>This thing is most usable in expression typing, but it is >good idea to

>reuse expressions sublanguage of baseLanguage or >formulaLanguage in you

>language. we will try to make this utility languages as >much easy to use

>as possible.

Here again you dont answer my question and are talking about a different thing altogether???

Which thing are u talking about? I asked a general question about the usability problem and u are talking about base languages, formula languages, etc???

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Hello Prashant

Well, and what do you think about text editors, don't they need to parse your input? They do, and so does MPS. The difference between text editors and MPS is that text editors always reparse on input a whole text or a large piece of text, while MPS  "reparses" a small subtree.

It isn't that MPS does not parse nothing and just creates cells for concepts which are for user to choose. Well, if MPS editors had had only such behaviour, you would not have been able to write, f.ex., "23" in baseLanguage just like in text editor. But you can write in MPS baseLanguage expressions like "23", "239" or "int i = 42" just by typing these symbols, like in text editor.

Konstantin tried to explain you how this feature could be implemented in MPS. Well, your editor for some concept has some keymaps, i.e. actions executed on certain key press. When you type "+" or "-" or something, the appropriate action executes, which usually does the following: roughly speaking, it takes your partly-written tree and creates a new tree and replaces your tree with the new tree.

F.ex., if your expression was "int"(cell for type indentifier) and you pressed "space", the machine thinks you want to write a variable declaration and creates a new variable declaration tree with type identifier "int" and empty cell for variable name and empty initializer, builds appropriate cell collection and sets caret into the cell for the variable name. The cell for variable name in declaration, in turn, has a keymap which maps "=" key to the action which creates an empty cell for the initializer.

Each cell has a default keymap from "space" to the action called "right transform", which is for editor designer to implement.

Other keymaps, should also be defined and implemented by new language editor designer.

Maybe such technique of implementing usable editors in MPS takes more time than you could have expected, and that's understandable, but it's not that there's general principle or something which prohibits a design of usable MPS editors, or to make such designing itself more usable, too.

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I thought I'd jump in here. I agree with what JetBrains guys are saying -- there shouldn't be any problem with post-calculating/pruning the tree as one types. Though it seems that things might kind of jump around as the editor figures out what kind of cell is appropriate.

But that brings me to the larger point where I really agree with the objection. I just find this whole cell-editing idiom incredibly unnatural. I just want to type in plain text but still have the power of a domain-specific language! Is that somehow not possible? Or just soemthing that isn't part of the current vision. Sure, I could eventually adapt to such a way of entering in code, but my eventual target is neophyte developers who have some familiarity with general programming concepts and are have used traditonal languages before. There is no way I can see presenting this kind of coding interface without totally and uneccesarily confusing them.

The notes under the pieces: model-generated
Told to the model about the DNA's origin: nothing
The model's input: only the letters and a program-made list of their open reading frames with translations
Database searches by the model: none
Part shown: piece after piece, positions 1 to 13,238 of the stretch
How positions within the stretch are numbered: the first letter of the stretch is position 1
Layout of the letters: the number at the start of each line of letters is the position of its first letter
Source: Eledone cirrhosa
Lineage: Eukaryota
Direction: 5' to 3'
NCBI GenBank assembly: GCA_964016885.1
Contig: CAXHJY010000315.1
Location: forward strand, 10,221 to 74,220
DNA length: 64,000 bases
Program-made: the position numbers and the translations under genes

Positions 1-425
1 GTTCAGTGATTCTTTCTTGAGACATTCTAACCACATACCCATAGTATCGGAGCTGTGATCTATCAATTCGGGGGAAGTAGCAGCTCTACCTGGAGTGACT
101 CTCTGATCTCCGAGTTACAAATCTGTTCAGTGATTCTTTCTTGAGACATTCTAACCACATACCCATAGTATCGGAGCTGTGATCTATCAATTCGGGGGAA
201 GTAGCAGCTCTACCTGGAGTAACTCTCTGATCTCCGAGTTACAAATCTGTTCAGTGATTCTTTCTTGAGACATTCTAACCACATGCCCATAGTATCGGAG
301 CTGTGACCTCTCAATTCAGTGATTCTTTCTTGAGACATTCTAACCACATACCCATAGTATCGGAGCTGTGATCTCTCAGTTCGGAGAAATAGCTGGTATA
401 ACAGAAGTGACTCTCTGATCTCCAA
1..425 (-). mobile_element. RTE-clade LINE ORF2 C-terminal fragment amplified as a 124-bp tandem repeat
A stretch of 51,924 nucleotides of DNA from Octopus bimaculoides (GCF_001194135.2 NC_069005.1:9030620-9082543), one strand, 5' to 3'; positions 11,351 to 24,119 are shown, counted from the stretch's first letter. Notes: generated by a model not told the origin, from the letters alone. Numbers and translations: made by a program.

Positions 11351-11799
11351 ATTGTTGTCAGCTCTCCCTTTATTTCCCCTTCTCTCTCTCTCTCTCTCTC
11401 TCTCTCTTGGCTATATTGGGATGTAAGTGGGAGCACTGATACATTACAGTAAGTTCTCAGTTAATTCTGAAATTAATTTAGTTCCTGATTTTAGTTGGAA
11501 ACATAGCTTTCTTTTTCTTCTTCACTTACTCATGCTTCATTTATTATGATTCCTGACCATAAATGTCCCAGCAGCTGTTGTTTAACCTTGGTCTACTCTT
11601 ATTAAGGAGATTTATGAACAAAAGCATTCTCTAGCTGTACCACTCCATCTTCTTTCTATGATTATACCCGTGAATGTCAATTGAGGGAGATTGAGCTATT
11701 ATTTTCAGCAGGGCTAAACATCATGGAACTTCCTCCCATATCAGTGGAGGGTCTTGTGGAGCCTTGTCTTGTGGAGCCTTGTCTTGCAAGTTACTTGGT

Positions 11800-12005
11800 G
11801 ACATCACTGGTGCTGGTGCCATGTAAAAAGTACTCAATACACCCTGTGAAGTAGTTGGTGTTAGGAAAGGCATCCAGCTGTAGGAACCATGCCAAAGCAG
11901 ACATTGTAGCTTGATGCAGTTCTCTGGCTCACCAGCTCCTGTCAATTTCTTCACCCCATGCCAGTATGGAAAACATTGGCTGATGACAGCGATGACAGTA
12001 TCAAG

I don't mean to be negative, but I also see this as a big adoption problem.

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I just find this whole

cell-editing idiom incredibly unnatural. I just want

to type in plain text but still have the power of a

domain-specific language!

Agree, as for grammar-based languages cell-editing is unnatural.

But grammars don't allow to freely integrate languages and there is no way to formalize building of editor for the pure textual language.

Thats why plain text bad for LOP,

....but plain cells bad for typing :-(

Perhaps, there is acceptable solution at midpoint.

The very vague idea is that the editor would allow to transform certain local groups of cells (like expressions or statements in base language)  to plain text and plain text back to cells basing on some "local" grammar.

This way, designer of the language can add "plain-text" behavior when needed and gradually.

Igor.

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Well, I'm glad I'm not the only one who thought so. :-) And yes, I am more or less thinking along the same lines..

What I was thinking of is perhaps there could be a mechanism for freezing a DSL so that an 'end-user' for lack of a better word could simply use that language as they would any other language. It would seem to me to be possible to do so, as then you would have something that would be very similar to a traditional BNF grammer.

It would be kind of analagous to 'sealing' a method in a dynmic language so that that method could then be statically dispatched. Somehow there would be a mechanism to say "within this particular DSL, now treat all text as an expression of that DSL alone". I am sure that there are some subtleties I'm missing here..